Transfer window 2015: Weak euro saves Premier League clubs up to £85m during record summer of blockbuster signings

Kevin de Bruyne certainly did not come cheap but the strength of the pound may have saved clubs some cash
Premier League clubs may have splashed out a record £817.7m on new players this summer, but the strength of the pound means they have saved around £85m when raiding European rivals for star talent.

This time last year, a pound could be exchanged for around €1.25, but for much of this summer it traded above €1.40, even reaching €1.44.

English football giants spent £483m on players from euro area clubs during the latest transfer window, a figure that would have been far higher if the pound had not climbed up to 17 per cent against the euro since 2014.

With transactions typically taking place in the currency of the selling club, buying the same batch of players in last year’s summer transfer window would have cost £568m. It marks a saving to top English clubs of £85m, according to analysis from forex broker Foenix Partners.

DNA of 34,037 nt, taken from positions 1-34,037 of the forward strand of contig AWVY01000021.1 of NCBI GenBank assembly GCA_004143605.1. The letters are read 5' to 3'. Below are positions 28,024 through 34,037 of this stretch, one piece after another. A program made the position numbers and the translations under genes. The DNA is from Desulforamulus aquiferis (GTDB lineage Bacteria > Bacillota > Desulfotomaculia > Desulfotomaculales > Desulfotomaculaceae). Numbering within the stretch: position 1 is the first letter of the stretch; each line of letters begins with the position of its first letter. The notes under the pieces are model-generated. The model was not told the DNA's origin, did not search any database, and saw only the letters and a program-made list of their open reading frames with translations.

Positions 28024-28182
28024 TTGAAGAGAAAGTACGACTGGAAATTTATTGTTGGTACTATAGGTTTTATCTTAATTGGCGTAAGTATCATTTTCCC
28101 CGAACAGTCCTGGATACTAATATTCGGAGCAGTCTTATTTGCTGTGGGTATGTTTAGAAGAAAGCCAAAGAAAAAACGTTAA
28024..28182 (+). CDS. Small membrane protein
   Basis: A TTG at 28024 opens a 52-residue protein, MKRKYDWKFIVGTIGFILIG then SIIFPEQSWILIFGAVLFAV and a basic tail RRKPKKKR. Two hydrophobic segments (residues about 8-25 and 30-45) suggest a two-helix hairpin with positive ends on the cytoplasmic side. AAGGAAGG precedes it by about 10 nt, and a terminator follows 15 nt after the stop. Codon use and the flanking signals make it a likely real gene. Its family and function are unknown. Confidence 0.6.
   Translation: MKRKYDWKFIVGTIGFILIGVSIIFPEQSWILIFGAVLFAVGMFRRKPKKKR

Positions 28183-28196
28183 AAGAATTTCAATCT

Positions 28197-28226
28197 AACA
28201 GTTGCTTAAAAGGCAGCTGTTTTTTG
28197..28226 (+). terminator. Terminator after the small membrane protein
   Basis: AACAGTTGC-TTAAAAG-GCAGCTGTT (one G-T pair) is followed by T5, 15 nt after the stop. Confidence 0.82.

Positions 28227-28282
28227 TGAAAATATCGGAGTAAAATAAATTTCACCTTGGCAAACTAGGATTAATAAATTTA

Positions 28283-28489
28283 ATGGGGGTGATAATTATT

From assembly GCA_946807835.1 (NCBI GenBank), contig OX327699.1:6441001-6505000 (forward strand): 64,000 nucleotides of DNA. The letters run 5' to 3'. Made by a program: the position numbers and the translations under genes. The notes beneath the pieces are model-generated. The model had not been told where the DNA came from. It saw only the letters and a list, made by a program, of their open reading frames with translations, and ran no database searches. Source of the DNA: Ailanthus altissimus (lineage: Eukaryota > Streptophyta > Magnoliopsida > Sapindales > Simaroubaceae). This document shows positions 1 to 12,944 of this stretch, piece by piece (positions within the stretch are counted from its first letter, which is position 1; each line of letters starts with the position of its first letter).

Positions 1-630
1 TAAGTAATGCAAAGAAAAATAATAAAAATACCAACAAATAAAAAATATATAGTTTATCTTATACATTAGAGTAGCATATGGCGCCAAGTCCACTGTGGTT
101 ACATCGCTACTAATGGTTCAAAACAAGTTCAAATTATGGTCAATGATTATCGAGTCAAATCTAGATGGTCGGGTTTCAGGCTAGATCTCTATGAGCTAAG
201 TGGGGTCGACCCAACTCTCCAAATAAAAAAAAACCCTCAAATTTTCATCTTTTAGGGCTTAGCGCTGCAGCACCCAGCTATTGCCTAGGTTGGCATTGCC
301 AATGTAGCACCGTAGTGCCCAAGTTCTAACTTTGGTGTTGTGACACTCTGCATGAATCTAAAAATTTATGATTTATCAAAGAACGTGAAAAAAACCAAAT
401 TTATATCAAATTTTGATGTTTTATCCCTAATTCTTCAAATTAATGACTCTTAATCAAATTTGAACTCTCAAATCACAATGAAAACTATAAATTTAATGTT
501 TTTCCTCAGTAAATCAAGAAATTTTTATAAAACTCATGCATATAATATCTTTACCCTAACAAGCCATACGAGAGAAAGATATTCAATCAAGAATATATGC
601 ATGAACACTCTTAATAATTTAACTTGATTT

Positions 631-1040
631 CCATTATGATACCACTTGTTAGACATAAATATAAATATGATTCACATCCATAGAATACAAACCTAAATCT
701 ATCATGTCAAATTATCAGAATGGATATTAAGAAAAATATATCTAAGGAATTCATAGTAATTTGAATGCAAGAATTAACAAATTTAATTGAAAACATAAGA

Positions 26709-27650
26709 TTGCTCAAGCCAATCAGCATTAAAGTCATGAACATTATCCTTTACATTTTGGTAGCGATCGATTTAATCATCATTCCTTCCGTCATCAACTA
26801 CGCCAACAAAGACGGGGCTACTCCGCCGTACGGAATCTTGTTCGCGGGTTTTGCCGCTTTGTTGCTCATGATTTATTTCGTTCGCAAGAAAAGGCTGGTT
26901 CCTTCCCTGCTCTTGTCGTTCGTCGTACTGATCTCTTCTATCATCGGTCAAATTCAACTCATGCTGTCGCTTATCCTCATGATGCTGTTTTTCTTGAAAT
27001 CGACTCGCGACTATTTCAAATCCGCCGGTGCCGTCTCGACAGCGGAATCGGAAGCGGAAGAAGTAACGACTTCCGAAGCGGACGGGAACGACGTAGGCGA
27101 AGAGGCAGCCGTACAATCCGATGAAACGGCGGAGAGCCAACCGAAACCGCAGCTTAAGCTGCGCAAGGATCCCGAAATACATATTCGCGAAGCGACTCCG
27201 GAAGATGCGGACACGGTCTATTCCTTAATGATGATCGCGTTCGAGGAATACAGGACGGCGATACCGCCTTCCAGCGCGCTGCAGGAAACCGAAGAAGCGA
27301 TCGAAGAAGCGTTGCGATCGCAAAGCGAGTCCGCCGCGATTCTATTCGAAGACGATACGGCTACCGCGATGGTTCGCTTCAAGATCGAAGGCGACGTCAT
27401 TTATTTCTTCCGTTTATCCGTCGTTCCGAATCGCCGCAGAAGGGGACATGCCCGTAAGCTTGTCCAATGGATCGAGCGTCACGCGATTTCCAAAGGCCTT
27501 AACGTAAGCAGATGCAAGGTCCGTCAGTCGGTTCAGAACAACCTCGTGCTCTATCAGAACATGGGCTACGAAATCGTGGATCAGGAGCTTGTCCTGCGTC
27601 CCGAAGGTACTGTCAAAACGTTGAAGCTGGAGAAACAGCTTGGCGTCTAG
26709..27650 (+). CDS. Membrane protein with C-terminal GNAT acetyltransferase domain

The figure is roughly the same as the world record fee for Gareth Bale, who moved to Real Madrid from Tottenham Hotspur in 2013.

Some buying clubs may not have fully benefitted from the exchange rate if they had agreed a fixed rate months or weeks before the purchases, a process known as forward booking.

“The ongoing uptrend has punished anyone who was tempted into booking forwards as they would have sub­sequently missed out on favourable moves thanks to further euro weakness,” Richard de Meo, managing director of Foenix Partners, told City A.M.

De Meo, who works with one Premier League club on its forex dealings, added that the transfer market was still set to create some winners and losers as clubs tend to pay for players in instalments, leaving them vulnerable to further exchange rate movements.

The value of the euro has been weighed down by the European Central Bank’s (ECB) stimulus programme, launched in March this year.

The euro could edge further down tomorrow if ECB chief Mario Draghi gives any hint that it might ramp up its €1.1 trillion asset purchase programme.

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